The Book of Gold


The Philadelphia Album

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“The Book of Gold.” The Philadelphia Album (Pennsylvania) (18 December 1830): 405. Reprinted from Auburn Free Press (New York) circa December 1830.


The following history of a new religion, founded on a book said to have been found in the manner described below, is taken from the Auburn Free Press:

“Most of our readers have probably heard of the Golden Bible, which it is asserted was found not long since, in some part of Ontario county. Some of the circumstances attending the remarkable discovery of this truly remarkable work, may not be uninteresting to some of our readers, as they serve to show how easily ignorance and superstition are made to support whatever doctrines may be advanced—no matter how revolting they may appear in the light of reason. An angel appeared to an ignorant man near Palmyra, and directed him to dig at a designated place, with a promise that he would there find a new revelation engraved on plates of metal. The man obeyed the messenger, and on digging, soon discovered an oblong box tightly cemented together. Upon opening this, he found enclosed a bundle of plates similar to gold, about 7 inches long, 6 broad, and in all about 6 inches deep, each sheet being of about the thickness of tin. They were united, at one edge with 3 silver wires, so that they opened in a manner similar to a book. “They were engraven in a character unintelligible to the learned men of the United States, to many of whom it is said to have been presented. The same angel afterwards appeared to three individuals, who call themselves Oliver Cowdry, David Whitmer, and Martin Harris, and showed them the plates. To Smith was given the power to translate the character, which he was enabled to do by looking through two semi-transparent stones, but as he was ignorant of the art of writing, Cowdry and the others wrote as Smith, the person who was first directed to dig for the plates, interpreted. They say that part of the plates escaped from them in a supernatural manner and are to be again revealed when the events of time shall require them.” The book which these men have pretended to translate from these sheets of gold has been printed, and they are now busily engaged in scattering copies of it throughout the country. They were recently in Painesville, Ohio, on their way to a land of promise, which is before them—they do not know exactly where—but somewhere beyond the Mississippi, where they intend establishing a New Jerusalem, into which will be gathered all the descendants of Mannassah.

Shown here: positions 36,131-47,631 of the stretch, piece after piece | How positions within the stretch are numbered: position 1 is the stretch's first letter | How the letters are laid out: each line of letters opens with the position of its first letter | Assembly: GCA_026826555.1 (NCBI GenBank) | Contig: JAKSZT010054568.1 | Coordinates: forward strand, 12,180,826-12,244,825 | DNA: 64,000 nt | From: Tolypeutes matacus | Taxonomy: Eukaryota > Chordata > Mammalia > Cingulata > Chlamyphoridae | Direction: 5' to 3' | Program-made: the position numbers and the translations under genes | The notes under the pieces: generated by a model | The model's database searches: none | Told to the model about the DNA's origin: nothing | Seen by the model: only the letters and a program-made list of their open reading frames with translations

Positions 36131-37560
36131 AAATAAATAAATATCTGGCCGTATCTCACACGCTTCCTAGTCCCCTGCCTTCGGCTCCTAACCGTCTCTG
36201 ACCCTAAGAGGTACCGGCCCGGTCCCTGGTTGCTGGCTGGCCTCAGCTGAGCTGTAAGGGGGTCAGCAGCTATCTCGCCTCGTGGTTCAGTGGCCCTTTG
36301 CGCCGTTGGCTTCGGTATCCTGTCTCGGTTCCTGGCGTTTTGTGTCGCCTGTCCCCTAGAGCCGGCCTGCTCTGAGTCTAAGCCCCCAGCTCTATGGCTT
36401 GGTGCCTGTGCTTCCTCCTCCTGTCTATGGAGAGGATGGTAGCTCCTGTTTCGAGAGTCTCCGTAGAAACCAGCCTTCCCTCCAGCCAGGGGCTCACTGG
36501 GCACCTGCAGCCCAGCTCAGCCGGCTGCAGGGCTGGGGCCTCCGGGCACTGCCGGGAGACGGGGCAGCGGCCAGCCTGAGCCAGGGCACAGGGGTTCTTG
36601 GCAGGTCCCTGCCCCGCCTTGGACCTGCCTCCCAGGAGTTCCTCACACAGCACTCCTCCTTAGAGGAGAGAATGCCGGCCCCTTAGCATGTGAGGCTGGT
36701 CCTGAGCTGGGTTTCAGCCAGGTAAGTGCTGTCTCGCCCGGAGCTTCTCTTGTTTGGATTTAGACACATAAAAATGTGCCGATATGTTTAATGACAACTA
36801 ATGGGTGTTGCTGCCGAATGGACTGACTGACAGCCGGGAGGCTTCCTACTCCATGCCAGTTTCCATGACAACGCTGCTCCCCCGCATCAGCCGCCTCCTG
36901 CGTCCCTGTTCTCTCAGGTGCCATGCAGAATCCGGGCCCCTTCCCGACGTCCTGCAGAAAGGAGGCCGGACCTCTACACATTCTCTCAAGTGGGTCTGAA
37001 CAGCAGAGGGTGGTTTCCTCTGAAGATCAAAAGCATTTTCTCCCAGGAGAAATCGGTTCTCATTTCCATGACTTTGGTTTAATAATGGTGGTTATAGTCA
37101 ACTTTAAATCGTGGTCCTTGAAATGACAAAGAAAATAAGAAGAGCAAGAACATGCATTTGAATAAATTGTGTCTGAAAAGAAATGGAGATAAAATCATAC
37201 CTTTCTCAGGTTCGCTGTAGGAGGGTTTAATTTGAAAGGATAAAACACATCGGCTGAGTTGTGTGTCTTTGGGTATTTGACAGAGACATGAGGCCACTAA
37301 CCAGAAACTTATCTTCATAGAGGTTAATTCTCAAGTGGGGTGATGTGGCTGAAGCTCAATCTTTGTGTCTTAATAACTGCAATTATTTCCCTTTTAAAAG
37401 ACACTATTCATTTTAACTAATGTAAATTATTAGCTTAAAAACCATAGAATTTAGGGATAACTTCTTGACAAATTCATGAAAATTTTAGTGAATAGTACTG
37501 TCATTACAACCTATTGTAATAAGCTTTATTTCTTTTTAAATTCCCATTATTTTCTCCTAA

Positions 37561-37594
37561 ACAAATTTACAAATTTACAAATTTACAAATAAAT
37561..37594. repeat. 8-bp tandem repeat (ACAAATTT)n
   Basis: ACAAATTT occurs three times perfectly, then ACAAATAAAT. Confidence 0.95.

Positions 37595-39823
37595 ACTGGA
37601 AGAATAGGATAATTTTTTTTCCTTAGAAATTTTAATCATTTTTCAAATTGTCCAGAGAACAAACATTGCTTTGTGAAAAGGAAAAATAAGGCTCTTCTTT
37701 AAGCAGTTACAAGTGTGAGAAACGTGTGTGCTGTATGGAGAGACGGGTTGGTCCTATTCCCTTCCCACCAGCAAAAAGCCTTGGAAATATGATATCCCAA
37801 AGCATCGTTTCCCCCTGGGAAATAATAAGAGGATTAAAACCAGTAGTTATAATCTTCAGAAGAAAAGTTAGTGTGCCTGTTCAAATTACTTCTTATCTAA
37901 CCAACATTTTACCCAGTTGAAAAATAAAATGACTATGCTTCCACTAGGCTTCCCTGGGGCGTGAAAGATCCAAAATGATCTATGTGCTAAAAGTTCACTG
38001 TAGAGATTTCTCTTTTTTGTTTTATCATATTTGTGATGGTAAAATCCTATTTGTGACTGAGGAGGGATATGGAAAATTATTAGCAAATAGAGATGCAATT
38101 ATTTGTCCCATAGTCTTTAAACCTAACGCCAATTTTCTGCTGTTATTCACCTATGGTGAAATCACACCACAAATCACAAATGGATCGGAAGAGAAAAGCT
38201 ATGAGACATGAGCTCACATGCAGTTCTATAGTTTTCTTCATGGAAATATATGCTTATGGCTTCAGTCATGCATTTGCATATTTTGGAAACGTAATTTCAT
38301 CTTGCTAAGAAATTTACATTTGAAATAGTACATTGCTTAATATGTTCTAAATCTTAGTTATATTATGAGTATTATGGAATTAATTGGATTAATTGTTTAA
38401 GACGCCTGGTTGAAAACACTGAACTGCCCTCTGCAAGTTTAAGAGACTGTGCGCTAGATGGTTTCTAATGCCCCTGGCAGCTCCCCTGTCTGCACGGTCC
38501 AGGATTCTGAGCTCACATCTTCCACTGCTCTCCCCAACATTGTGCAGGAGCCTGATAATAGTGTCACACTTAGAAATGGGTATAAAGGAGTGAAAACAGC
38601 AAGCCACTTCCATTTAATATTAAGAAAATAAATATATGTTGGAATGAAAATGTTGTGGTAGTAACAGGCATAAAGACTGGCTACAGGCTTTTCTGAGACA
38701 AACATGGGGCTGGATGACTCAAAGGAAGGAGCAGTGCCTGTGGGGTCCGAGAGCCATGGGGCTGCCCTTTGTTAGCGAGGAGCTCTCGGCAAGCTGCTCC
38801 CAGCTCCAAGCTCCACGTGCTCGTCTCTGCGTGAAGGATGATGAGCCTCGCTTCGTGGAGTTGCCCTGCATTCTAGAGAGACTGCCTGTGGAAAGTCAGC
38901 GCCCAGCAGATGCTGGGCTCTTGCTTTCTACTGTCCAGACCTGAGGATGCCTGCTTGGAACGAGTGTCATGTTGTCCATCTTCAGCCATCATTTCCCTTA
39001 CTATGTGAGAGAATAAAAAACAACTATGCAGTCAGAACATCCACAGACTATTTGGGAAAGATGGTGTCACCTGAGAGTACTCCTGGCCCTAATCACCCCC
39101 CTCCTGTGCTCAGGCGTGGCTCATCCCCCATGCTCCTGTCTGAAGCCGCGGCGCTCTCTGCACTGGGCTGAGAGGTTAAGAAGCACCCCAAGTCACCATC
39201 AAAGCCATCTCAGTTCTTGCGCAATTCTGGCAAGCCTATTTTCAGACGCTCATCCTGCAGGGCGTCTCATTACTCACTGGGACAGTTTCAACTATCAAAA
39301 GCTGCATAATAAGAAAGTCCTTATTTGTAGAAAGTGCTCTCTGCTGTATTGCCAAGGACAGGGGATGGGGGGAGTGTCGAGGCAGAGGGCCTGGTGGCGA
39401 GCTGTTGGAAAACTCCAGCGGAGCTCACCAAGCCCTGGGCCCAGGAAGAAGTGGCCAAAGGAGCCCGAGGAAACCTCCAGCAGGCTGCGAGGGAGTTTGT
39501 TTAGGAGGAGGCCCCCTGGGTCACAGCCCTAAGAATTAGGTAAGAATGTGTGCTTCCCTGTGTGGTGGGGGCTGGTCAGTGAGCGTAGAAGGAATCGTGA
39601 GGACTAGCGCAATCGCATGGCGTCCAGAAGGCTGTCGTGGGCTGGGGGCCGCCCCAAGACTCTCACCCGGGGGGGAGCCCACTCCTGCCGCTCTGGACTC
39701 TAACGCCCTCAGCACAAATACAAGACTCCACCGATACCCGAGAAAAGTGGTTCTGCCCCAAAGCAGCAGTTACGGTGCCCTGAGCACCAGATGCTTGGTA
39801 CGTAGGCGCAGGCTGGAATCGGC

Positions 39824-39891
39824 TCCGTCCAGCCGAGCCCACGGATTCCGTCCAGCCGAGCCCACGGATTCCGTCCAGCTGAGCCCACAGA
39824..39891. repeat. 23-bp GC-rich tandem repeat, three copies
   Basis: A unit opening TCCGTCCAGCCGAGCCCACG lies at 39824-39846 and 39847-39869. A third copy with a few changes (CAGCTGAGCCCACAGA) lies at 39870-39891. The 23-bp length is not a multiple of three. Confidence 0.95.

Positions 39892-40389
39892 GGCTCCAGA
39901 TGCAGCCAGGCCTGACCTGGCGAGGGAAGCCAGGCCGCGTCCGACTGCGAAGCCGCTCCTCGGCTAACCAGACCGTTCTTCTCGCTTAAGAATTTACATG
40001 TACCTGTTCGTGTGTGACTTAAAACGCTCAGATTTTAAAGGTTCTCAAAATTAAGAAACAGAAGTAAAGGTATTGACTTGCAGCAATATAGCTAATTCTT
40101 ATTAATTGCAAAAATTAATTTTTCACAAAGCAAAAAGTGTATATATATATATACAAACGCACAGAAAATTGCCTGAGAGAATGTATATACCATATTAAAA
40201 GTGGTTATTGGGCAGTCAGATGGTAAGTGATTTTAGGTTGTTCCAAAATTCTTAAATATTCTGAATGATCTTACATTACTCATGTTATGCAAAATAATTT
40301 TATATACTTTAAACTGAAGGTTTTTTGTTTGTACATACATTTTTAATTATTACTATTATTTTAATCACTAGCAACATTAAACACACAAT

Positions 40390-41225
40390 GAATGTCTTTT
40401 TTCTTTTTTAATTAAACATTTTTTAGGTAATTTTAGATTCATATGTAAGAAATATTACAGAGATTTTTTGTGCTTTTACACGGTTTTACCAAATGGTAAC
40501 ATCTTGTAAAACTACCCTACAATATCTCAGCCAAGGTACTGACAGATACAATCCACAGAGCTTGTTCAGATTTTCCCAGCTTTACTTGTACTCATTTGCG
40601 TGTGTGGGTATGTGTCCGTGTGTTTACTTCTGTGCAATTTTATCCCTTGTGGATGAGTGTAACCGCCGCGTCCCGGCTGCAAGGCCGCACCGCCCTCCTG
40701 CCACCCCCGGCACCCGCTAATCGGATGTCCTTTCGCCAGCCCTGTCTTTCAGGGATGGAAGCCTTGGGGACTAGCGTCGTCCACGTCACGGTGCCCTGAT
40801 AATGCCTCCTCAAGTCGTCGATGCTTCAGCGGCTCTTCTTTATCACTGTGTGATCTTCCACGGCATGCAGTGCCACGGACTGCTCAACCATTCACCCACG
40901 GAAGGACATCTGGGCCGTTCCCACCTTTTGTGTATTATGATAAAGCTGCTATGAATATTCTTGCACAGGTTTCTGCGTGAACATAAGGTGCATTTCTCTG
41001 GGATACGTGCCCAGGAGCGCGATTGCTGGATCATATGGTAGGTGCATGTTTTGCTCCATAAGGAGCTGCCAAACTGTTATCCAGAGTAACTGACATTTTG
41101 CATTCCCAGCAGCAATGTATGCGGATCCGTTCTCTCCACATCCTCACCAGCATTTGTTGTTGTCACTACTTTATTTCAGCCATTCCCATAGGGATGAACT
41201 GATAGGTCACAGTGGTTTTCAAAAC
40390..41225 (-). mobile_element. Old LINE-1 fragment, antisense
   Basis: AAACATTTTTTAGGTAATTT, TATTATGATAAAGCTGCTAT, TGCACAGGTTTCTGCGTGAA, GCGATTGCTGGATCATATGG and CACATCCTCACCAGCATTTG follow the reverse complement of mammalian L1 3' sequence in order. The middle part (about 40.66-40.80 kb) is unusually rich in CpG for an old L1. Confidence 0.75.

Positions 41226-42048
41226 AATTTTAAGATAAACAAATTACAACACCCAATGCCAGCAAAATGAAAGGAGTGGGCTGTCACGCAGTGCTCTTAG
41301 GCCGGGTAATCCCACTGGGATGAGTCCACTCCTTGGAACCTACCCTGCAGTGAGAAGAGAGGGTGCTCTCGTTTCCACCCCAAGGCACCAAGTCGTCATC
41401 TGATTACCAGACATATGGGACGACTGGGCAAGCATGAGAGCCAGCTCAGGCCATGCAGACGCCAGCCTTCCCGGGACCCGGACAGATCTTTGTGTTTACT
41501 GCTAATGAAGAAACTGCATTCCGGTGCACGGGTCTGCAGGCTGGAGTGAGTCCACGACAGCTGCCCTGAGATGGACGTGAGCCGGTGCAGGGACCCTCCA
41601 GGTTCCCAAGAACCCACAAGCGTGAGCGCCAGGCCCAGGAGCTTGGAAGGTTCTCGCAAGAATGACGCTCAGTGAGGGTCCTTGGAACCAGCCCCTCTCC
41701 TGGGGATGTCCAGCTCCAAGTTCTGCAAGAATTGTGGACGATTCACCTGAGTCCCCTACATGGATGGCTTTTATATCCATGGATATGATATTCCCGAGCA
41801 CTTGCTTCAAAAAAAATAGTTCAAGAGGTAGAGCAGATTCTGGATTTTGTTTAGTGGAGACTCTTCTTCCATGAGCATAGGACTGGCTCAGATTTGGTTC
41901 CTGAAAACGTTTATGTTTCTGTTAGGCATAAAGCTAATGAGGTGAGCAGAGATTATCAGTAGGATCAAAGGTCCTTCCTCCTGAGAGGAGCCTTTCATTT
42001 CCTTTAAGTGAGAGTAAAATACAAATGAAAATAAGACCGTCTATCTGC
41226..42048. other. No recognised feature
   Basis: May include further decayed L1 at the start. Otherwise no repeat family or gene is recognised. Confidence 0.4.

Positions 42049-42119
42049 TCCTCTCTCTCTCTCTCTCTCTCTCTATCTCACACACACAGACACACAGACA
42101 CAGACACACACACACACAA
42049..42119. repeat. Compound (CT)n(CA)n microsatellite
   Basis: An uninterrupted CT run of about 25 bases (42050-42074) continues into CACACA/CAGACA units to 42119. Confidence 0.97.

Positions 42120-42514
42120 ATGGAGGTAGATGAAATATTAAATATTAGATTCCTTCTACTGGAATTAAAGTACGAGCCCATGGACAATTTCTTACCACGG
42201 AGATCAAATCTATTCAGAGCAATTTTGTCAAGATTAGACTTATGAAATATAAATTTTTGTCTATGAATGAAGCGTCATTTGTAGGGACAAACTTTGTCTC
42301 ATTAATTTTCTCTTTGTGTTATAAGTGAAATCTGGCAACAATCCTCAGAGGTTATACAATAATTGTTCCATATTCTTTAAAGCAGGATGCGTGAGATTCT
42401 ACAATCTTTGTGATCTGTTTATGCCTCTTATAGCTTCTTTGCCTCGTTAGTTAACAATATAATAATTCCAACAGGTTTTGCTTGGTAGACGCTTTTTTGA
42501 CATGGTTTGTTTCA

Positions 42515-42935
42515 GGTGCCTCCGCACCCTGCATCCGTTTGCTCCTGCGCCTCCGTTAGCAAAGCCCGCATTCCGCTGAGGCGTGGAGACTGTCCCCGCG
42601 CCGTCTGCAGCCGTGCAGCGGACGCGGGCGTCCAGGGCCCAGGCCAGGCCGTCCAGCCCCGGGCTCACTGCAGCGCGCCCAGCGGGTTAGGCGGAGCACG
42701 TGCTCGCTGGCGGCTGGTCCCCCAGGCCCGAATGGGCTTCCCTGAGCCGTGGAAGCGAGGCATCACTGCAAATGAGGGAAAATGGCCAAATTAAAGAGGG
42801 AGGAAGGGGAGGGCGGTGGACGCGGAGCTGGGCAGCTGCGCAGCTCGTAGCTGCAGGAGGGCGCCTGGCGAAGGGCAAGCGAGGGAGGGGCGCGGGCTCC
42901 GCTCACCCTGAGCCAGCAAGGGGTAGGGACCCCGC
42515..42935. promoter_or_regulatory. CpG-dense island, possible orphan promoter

These men assert that this book “was written by the prophets of God during the period embracing the time for 600 years before and several hundred after the Christian era. It predicts, we understand, almost all events which have come to pass, such as the American Revolution, &c. and that there should be secret societies, and that men should be led on to destruction as by a rope of flax, said to mean Cable tow. All which they believe is proven by profane history—thus supporting the authenticity of the new revelation. But why the Deity should predict events, the knowledge of which would be so useful to the human race, merely to hide them in the earth until after their completion, we are not informed.” They also say that the world will shortly—within fifteen years at most—come to an end: But by this they only mean, that the incorrigible and perverse unbelievers will be destroyed, while the earth will become the abode only of the true believers.

In Painesville, the three persons named above as the translators of the Bible, (who are looked upon by their followers as prophets,) preached in the Methodist chapel, and then proceeded to Kirkland. At this place is a “common stock family” under the charge of Elder Rigdon, a Campbellite leader, who, together with nearly one hundred of his followers, were immediately baptized according to the ordinances of the new religion!”

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